• Track 9-1Bioenergy for Agricultural Production
  • Track 9-2Photo bioreactors
  • Track 9-3Energy in biomass
  • Track 9-4Microbial Electrochemical Cells
  • Track 9-5Trending Research from Biomass

 The Energy comes from Natural sources such as sunlight, tides, winds, plants, algae etc.. , it plays an important role for any country for their sustainable growth as well as eradication foreign energy imports and will help to improve local economic opportunities , these alternative energies said to be not harmful to the humans , energy and environmental sources

 

  • Track 10-1Green Processing and solar energy
  • Track 10-2Geothermal heat
  • Track 10-3Emerging technologies in Green energy
  • Track 10-4Geothermal development
  • Track 10-5Growth of renewables
  • Track 10-6Green Nanotechnology
  • Track 10-7Recycling
  • Track 10-8Green Architecture
  • Track 10-9Waste to Energy
  • Track 10-10Fossil fuels

Bio-carbon liquid, biofuel and gas are the products of thermal decomposition of biomass. Gasification process is conducted to ordinary reactors or in reactors with a fluidal field. During hydrothermal gasification process, hydrogen energy, carbon oxide and some amount of methane and superior hydrocarbons are produced. Liquids derived from biomass resources such as ethanol and bio-oils can be reformed to produce hydrogen in a process similar to natural gas reforming. Biomass derived liquids can be transported more easily than biomass feed stocks. The bioenergy technology faces challenges in terms of technological assistance, economics and knowledge.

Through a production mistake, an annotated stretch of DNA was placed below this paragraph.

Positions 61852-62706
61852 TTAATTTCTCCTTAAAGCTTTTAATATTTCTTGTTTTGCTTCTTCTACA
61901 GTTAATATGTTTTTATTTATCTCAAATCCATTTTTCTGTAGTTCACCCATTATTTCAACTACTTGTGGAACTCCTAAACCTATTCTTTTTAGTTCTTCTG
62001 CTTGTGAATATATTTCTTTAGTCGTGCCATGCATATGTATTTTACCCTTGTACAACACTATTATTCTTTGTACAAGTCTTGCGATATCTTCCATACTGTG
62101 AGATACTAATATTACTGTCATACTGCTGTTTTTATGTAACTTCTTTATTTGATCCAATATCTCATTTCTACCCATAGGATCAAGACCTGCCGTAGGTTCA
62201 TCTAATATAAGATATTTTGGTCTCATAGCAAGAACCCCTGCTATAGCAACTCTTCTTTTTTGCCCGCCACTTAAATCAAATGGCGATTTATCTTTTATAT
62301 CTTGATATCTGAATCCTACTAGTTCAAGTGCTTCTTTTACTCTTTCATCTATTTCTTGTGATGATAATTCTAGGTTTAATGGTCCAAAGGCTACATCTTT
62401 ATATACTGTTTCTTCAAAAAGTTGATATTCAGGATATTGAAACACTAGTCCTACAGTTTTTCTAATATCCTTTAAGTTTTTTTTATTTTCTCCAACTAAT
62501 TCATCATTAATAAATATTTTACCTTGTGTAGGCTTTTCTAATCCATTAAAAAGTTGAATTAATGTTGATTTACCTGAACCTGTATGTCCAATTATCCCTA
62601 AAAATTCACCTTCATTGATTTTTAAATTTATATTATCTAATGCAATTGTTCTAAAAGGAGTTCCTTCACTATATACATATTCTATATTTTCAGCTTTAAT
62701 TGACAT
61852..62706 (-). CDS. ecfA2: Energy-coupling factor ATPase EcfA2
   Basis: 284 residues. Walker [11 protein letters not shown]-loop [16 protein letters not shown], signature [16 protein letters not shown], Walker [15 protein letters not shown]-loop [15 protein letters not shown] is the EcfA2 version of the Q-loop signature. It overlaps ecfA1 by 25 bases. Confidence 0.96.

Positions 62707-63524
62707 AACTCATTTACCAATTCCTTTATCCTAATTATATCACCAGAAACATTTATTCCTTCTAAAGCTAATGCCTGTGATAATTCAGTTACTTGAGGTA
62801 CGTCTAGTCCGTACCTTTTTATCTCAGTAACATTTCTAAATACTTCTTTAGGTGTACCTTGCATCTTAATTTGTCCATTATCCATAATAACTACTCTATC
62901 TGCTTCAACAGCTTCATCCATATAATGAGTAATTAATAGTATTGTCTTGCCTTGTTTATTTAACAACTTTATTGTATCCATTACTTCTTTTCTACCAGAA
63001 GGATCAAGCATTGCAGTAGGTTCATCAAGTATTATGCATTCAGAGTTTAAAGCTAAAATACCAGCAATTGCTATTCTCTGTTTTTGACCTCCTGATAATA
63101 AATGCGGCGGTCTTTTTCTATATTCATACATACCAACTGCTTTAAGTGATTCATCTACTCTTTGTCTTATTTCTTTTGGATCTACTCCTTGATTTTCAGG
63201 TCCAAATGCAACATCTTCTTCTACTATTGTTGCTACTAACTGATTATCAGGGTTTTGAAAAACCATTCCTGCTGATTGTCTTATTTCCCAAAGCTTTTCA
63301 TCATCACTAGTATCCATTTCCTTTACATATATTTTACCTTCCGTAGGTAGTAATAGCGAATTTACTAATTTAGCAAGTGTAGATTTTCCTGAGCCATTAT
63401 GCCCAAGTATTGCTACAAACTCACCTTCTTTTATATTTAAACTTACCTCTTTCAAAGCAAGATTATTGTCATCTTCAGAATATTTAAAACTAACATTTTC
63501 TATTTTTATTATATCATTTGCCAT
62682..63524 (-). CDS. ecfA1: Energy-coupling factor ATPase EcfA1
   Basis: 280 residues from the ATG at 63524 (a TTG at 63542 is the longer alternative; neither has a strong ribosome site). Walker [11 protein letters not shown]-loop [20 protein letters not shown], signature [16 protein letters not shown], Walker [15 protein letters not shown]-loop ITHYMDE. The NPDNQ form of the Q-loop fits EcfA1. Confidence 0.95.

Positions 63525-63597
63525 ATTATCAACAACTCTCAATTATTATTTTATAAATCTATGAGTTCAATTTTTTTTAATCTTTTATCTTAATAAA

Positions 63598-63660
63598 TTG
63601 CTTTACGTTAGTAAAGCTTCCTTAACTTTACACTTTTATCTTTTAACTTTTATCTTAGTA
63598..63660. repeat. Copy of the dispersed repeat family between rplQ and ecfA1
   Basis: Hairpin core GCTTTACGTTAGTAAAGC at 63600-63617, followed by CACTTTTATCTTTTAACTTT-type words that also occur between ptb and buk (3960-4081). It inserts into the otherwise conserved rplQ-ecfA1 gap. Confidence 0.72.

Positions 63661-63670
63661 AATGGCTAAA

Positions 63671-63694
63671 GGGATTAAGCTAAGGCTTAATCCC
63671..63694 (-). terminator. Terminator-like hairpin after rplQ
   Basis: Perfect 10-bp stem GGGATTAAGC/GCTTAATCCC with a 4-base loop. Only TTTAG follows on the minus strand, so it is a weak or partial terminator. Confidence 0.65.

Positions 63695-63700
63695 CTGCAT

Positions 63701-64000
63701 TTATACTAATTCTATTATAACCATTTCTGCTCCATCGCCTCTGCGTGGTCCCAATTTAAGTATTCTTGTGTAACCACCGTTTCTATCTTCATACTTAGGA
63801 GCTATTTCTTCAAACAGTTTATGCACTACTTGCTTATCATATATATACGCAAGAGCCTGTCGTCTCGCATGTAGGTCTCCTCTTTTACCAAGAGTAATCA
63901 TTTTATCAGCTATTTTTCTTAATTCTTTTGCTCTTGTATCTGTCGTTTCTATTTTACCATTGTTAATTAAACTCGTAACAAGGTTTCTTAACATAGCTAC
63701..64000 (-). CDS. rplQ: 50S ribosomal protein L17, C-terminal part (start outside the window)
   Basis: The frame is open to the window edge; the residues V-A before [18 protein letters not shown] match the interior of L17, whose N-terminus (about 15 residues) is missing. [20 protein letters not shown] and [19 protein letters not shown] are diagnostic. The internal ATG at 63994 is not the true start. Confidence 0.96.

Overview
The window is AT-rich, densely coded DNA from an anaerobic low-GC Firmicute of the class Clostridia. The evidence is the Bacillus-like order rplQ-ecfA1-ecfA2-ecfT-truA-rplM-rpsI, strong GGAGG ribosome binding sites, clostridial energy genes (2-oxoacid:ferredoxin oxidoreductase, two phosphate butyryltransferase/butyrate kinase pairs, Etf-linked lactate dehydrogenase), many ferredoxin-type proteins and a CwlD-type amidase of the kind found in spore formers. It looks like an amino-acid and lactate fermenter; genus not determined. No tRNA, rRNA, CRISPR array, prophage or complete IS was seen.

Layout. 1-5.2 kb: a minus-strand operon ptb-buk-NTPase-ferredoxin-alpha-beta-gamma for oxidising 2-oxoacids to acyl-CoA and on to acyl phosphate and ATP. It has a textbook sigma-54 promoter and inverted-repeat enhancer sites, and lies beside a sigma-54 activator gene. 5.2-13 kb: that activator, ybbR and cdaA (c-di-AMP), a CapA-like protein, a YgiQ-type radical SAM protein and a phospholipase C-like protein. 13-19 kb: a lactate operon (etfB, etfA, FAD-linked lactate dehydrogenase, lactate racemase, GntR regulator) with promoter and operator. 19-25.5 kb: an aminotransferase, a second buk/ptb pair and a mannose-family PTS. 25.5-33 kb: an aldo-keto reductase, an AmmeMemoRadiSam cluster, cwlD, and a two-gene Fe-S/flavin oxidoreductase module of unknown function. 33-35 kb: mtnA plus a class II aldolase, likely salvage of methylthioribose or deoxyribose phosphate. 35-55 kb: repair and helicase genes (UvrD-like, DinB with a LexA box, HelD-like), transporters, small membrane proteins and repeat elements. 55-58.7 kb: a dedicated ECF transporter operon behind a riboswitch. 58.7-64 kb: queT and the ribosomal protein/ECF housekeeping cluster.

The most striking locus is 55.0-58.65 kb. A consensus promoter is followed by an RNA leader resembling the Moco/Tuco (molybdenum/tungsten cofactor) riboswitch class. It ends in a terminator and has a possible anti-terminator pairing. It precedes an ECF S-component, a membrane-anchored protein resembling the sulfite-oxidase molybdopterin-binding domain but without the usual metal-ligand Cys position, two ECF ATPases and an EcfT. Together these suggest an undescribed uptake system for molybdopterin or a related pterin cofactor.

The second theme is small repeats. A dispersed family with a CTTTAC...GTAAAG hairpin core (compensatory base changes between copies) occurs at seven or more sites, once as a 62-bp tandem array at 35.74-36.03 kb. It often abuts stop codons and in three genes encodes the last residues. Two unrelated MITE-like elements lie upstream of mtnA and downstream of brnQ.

<div style="\&quot;text-align:" justify;\"="">

 

 

 

 

 

 

  • Track 11-1Thermochemical conversion
  • Track 11-2Production and supply of solid biofuels
  • Track 11-3Advanced solid biofuels
  • Track 11-4Production and supply of bio methane

Energy and environment are co-related in the technological and scientific aspects including energy conservation, and the interaction of energy forms and systems with the physical environment. The levels of atmospheric carbon dioxide has increased by 31% between 1800 and 2000, going from 280 parts per million to 367 parts per million. Scientists predict that carbon dioxide levels could be as high as 970 parts per million by the year 2100. Different factors are responsible for this development, such as progress with respect to technical parameters of energy converters, in particular, improved efficiency; emissions characteristics and increased lifetime. Various environmental policies have been implemented across the globe for reduction of GHG emissions for improvement of environment

  • Track 12-1Energy and Sustainability
  • Track 12-2Climate Change
  • Track 12-3Global Warming
  • Track 12-4Waste Management
  • Track 12-5Biodiversity